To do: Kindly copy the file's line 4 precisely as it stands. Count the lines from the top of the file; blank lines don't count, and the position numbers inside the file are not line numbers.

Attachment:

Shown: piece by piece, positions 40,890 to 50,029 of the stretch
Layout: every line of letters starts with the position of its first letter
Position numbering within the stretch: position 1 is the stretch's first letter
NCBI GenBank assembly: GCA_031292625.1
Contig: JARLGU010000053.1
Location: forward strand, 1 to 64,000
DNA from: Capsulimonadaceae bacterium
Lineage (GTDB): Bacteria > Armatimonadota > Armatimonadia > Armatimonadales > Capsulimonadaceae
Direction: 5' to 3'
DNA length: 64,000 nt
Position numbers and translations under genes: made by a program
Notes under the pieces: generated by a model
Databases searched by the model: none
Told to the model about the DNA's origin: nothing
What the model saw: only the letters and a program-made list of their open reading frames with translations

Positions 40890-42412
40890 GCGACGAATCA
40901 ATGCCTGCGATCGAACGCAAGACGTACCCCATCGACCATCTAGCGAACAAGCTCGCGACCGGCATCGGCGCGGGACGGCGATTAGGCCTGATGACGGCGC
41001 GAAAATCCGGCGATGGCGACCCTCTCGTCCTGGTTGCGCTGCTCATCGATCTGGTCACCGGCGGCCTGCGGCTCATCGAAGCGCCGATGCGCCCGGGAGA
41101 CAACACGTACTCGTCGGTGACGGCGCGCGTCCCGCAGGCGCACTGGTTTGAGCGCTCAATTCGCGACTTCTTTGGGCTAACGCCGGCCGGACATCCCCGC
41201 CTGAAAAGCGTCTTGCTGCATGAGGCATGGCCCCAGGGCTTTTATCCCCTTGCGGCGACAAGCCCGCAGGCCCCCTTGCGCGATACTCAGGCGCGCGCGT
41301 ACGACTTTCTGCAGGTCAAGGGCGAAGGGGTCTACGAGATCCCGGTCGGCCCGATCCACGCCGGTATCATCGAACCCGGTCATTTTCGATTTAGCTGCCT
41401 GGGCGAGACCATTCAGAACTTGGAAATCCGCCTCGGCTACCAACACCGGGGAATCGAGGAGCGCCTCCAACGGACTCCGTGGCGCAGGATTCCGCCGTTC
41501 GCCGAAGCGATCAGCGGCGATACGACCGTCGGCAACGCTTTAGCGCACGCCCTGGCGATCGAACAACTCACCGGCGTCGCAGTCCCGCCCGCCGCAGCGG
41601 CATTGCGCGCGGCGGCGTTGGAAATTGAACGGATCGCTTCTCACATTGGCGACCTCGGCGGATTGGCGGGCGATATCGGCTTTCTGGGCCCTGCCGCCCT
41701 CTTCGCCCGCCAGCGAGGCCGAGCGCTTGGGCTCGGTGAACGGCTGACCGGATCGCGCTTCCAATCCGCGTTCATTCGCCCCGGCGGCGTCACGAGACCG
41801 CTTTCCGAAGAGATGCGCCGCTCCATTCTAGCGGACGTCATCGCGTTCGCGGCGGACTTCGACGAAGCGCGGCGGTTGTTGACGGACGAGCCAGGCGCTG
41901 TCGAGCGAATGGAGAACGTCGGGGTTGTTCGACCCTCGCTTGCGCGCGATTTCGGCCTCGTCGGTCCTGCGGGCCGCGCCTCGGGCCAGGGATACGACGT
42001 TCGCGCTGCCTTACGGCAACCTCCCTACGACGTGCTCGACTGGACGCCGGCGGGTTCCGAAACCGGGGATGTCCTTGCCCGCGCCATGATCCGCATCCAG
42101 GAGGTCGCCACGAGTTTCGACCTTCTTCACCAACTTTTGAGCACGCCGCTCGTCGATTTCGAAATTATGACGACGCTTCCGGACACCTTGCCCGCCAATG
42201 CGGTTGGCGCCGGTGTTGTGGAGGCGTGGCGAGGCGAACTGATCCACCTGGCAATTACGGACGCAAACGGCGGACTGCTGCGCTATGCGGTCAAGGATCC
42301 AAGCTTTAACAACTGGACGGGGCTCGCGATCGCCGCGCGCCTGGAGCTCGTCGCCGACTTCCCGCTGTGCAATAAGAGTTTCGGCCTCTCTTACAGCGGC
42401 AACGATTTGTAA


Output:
NCBI GenBank assembly: GCA_031292625.1